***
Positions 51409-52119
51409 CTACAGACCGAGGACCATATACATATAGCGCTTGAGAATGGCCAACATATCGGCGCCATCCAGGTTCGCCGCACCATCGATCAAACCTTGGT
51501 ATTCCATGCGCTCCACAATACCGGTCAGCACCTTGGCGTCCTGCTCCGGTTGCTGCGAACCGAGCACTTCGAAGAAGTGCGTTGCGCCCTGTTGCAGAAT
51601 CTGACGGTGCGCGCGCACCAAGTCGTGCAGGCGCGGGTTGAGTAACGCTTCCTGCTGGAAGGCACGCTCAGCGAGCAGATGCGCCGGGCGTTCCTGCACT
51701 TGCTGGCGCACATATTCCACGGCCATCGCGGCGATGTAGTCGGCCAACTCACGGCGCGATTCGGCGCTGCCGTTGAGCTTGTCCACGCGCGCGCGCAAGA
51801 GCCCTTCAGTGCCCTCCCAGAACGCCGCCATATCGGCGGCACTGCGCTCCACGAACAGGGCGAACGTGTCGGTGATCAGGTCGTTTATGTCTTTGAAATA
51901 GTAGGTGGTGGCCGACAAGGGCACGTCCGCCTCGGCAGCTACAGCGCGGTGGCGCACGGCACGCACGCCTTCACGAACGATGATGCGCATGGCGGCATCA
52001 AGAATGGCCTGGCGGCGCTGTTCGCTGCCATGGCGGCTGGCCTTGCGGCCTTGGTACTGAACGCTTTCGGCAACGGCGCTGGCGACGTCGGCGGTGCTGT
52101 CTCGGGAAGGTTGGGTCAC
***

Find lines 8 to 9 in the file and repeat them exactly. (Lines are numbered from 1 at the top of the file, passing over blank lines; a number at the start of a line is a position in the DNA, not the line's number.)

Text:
52001 AGAATGGCCTGGCGGCGCTGTTCGCTGCCATGGCGGCTGGCCTTGCGGCCTTGGTACTGAACGCTTTCGGCAACGGCGCTGGCGACGTCGGCGGTGCTGT
52101 CTCGGGAAGGTTGGGTCAC